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Re: [Linux-cluster] gfs2 v. zfs?



Hi :)


On Monday 24 January 2011 22:37 Wendy Cheng wrote
> I would love to get an education here. From usage model point of view,
> what is the difference between a "parallel file system" and a "cluster
> file system" ? i.e., when to use a parallel file system and when to
> use a cluster file system ?


Please don't top post :)

A parallel file system is a file system in which:

	- metadata and data servers are separated

	- a file's data is distributed/striped among the data servers
	  (each data server has its own storage)

Due to #2, a file is read or written in parallel so you get a higher bandwidth. 
Each data server/node serves a chunk of each file. This is something similar to 
a RAID 0 on many servers.

Metadata is stored on a metadata server so it doesn't "get in the way" ;) That 
is, the client node asks the metadata server where the file's chunks are. The 
metadata server sends the client a list of data nodes which contain the chunks 
and then the client talks directly to the data nodes without having to talk 
again with the metadata server. Obviously, this is over simplified ;)

Also, take into account that metadata is IOPS intensive while data is 
bandwidth/throughput intensive. If you separate them both ... you can tune 
each storage susbsytem to get the best performance for IOPS or bandwidth.

Parallel file systems are useful for high bandwidth/throughput systems (HPC).

In clustered file systems:

	- metadata and data servers aren't usually separated (in CXFS they are)

	- a file's data is not striped among the data servers since there is a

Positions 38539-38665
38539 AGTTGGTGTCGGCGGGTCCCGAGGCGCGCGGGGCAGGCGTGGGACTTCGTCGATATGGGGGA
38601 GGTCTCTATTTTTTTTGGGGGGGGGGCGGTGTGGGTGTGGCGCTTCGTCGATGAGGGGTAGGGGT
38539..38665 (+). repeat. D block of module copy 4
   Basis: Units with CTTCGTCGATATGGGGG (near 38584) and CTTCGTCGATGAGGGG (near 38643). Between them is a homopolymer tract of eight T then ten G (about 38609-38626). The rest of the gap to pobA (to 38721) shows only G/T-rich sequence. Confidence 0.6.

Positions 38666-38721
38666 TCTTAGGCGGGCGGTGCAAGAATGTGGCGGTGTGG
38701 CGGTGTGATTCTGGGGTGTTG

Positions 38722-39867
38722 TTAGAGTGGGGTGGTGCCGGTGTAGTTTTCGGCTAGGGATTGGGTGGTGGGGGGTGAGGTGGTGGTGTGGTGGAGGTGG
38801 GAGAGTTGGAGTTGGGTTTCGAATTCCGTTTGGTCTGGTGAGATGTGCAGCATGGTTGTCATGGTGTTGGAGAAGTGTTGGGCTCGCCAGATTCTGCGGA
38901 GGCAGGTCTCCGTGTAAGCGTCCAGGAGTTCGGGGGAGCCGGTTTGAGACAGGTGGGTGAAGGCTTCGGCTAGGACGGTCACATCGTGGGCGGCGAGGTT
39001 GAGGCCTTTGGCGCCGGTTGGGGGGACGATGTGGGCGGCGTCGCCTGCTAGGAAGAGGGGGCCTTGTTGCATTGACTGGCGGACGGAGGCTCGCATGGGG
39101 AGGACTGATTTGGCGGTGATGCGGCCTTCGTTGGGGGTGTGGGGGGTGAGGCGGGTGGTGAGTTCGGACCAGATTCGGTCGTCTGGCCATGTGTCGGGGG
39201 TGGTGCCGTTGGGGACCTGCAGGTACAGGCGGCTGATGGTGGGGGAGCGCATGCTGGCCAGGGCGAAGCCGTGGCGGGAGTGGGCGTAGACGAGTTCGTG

single storage array

Due to #2, a file is not read/written in parallel. 1 file is served by 1 data 
node/server. This means you can have 2 nodes serving 2 files at the same time, 
but each node serves 1 file, not chunks of the same file.

Clustered file systems are useful for active/active HA/loadbalancing 
configurations.

This is a very simplified explanation of both. For more in depth explanations 
check Google ;) Look for GPFS, PVFS, Lustre, PanFS (Panasas), CXFS, GFS, 
OCFSv2, ...

HTH

   Rafa


> On Mon, Jan 24, 2011 at 1:10 PM, Rafa Grim�n <rafagriman gmail com> wrote:
> > Hi :)
> > 
> > On Monday 24 January 2011 21:25 Wendy Cheng wrote
> > 
> >> Sometime ago, the following was advertised:
> >> 
> >> "ZFS is not a native cluster, distributed, or parallel file system and
> >> cannot provide concurrent access from multiple hosts as ZFS is a local
> >> file system. Sun's Lustre distributed filesystem will adapt ZFS as
> >> back-end storage for both data and metadata in version 3.0, which is
> >> scheduled to be released in 2010."
> >> 
> >> You can google "Lustre" to see whether their plan (built Lustre on top
> >> of ZFS) is panned out.
> > 
> > But Lustre isn't a clustered filesystem, it's a parallel filesystem.
> > Similar to pNFS, PanFS, ... Comparing GFS to Lustre wouldn't be quite
> > right.
> > 
> > � Rafa


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